There is, I think , an intermediate position between that of socialism-in-one-country  and that of instantaneous  worldwide revolution, neither of which seem plausible for different reasons.  That is to acknowledge that, were a majority of socialists to take power in one country first, this would necessarily presuppose a near majority of socialists almost everywhere else. It is inconceivable  that you could have significant spatial lags in the spread of socialist ideas given the potential of modern telecommunications as well as the increasingly interdependent nature of modern production. Not to mention the determination and resolve of the  globally based socialist movement itself to minimise the extent of such spatial lags through the redirection of effort and assistance to those parts of the world where the growth of socialist conscious appeared to be lagging most. Therein perhaps lies the key to an approach that the socialist movement might increasingly put into practice the larger it become.  The domino theory of revolution, as I like to call it, fundamentally differs from the socialism-in-one-country model in that the latter regards the spread of socialist ideas outside of the country in question , though useful, to be essentially a matter of indifference whereas the former regards that spread to be absolutely indispensable.Socialism in one country is a recipe for managing capitalism under the aegis of the so called dictatorship of the proletariat  – an oxymoron if there ever was one – which will sooner or later morph into just another capitalist government  managing some kind of state capitalist variant (probably) of capitalism; the domino theory, on the other hand, allows for the direct implementation of genuine socialism in some or other part of the world first to be followed soon enough afterwards by others parts.  Its confidence and ability to take that giant step depends on the certain knowledge that other parts of the world are hard on its heels. It recognises the external constraints on implementing full free access socialism immediately, given the fact that t has still to deal with a residual capitalist world outside and with which it will still have to maintain certain economic relations for a little while longer, relations which will probably take the form of barter. But internally,  it eliminates the commodity relation altogether and administers society no longer under a state (since classes will have disappeared) but through the democratic organisation of society itself within the temporary and increasingly porous territorial shell of the now completely extinguished nation state. In short, there is no country anymore and therefore no socialism-in-one-country. If there is a sound rationale behind the distinction between a "lower" and "higher" phase of socialism/communism  as outlined by Marx in his Critique of the Gotha Programme then perhaps it derives its force from this distinction that could be made between the external relations a newly constituted socialist zone has to maintain with the residual, if rapidly shrinking, capitalist world outside and its own internal mode of production and way of life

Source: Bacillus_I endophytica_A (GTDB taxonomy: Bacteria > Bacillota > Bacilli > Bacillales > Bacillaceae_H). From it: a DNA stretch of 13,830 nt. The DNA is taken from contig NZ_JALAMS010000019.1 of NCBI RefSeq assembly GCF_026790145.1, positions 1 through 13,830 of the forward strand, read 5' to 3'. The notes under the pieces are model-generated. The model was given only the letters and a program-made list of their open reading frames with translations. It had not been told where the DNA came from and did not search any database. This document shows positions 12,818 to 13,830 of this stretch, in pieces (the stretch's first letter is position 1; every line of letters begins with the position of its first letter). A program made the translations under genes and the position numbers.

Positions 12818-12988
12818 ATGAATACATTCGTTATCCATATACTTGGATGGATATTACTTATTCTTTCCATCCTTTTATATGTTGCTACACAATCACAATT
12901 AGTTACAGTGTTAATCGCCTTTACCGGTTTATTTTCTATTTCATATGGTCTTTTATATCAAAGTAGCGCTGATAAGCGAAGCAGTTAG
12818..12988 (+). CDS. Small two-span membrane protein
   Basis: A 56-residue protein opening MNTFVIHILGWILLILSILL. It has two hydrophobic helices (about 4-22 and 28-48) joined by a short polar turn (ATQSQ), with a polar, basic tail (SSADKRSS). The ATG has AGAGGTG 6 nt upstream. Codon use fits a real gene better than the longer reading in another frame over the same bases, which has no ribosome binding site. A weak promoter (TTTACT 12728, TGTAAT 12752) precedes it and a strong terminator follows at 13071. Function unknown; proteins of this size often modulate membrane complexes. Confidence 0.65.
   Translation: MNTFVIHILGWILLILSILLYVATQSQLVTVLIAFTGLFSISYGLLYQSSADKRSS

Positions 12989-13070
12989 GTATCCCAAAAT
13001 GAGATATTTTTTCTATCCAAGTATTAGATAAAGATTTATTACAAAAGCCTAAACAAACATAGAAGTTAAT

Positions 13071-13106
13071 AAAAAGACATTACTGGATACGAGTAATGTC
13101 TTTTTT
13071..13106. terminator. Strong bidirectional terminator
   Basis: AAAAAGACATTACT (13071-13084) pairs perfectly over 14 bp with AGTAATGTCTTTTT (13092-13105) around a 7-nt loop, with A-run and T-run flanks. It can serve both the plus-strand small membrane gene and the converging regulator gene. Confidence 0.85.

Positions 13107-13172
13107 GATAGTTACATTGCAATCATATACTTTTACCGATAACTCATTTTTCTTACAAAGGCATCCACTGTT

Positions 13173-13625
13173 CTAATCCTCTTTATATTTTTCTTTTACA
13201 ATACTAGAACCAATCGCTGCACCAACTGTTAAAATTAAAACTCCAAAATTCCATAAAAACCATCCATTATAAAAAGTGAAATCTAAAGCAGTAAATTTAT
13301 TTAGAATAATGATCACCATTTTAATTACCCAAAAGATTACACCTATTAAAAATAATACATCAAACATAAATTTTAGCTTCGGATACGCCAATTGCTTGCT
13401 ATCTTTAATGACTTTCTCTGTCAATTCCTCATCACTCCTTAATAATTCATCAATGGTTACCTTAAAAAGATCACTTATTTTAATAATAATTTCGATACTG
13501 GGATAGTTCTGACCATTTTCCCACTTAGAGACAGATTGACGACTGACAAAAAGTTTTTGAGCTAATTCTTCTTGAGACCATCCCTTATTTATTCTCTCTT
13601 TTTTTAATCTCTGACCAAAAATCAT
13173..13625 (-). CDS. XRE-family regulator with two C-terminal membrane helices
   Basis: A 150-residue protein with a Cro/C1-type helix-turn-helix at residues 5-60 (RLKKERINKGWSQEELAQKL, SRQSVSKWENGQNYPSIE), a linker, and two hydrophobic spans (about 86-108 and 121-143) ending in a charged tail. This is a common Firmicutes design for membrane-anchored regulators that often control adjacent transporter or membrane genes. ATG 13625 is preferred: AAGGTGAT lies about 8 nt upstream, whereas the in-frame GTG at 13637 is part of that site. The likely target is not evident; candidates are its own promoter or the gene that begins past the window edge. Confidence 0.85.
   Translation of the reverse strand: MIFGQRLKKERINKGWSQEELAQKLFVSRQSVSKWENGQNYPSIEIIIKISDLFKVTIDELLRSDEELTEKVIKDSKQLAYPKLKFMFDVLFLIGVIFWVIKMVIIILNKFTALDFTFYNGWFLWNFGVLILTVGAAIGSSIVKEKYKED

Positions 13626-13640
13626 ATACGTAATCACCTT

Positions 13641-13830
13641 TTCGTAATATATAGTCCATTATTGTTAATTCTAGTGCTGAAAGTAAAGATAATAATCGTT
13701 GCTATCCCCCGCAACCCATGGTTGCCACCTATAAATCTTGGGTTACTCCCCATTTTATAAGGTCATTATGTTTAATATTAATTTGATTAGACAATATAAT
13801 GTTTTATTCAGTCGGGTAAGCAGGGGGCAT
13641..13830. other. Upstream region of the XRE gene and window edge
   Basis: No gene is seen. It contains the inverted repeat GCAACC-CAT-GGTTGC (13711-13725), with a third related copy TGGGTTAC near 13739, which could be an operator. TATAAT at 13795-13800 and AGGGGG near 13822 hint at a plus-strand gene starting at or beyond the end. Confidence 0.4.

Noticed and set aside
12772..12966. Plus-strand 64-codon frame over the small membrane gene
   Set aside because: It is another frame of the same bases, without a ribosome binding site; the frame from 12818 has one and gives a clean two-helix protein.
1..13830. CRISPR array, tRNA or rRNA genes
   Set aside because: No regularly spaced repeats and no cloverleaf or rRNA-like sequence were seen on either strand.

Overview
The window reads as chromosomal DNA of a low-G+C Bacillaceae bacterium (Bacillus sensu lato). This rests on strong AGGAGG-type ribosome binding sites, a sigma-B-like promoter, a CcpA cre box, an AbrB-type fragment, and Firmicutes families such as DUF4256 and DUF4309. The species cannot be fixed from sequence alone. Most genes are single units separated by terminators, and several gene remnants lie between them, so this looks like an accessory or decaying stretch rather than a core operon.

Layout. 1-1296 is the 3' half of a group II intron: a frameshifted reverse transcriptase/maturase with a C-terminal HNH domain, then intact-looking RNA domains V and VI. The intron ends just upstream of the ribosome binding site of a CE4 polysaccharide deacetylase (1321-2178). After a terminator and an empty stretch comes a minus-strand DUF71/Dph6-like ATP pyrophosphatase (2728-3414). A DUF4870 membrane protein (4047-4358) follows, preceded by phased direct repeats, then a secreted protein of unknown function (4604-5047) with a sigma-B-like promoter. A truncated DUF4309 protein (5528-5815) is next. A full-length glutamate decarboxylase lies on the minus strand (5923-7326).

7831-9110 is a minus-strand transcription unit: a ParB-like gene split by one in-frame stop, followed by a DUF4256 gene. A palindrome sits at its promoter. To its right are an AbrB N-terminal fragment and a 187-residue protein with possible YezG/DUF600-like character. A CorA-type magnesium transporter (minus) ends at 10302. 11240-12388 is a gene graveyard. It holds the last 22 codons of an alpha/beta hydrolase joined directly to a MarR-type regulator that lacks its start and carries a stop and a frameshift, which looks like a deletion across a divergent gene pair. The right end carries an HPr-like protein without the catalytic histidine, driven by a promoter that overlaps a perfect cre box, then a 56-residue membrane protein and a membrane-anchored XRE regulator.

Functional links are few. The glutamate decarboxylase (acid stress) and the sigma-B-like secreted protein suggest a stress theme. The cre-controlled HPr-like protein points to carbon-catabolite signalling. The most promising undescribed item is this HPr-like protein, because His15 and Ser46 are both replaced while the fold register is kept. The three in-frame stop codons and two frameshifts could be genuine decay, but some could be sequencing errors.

#107888
    DJP
    Participant
    sarda karaniwan wrote:
    Yeah, you may think there is no greatness and glory with those principles but that's just how the workers will treat us, like them, just human. And if still you don't see the equality there, perhaps you need to go out more.

    I could see your "principles" written on the wall of a young conservatives club.For some principles written by workers (who where not afraid of reading books and educating themseleves) that form the basis of a sound understanding of socialism see these:http://www.worldsocialism.org/english/object-and-declaration-principles

    #107876
    Anonymous
    Inactive
    Young Master Smeet wrote:
    Of course, in Chile, as I've been reading up recently, it wasn't an automatic process.  They had to assasinate the head of the army, Schneider, and then his sucessor managed to discredit himself at the worst possible time…it's like a football goal, fifty percent planning, fifty percent luck, to pull off a coup.

     Salvador Allende and the Unidad Popular only obtained 1/3 of the votes, he did not obtain a majority of votes. The case of Venezuela was different, Hugo Chavez had to be placed back in power because he was supported by the majority of the workers, and they were willing to fight back. Juan Bosh could have been placed back in power because he had the support of the workers and the support of some sectors of the milliary forces who were willing to place him back, but he did not want to be a president again.  

    #107889
    ALB
    Keymaster

    I think 1875 and Robbo are right: that if the socialist movement has majority support in one state and is in a position to win control of political power there they should, if only for the reason 1875 gives of taking control of the armed forces out  of the hands of the capitalist class. Also to use the TV and radio possibilities this would give. The danger of being isolated for any length of time in that one state won't be very high as it is likely (given the way that ideas spread) that the socialist movement will be in a strong position in many other states. In fact, the decision as to what to do would probably be up to the socialist "international".Our objection is to socialists (if they are socialists) taking power in one country where they don't have majority support for socialism but only for reforms or for something else  less than socialism, i.e have no "mandate" for socialism, as was the case of the Bolsheviks in Russia in 1917 and as will be the case of Syriza if they win the Greek elections next Sunday (I'm assuming that some of them and of the Bolsheviks did want socialism in our sense).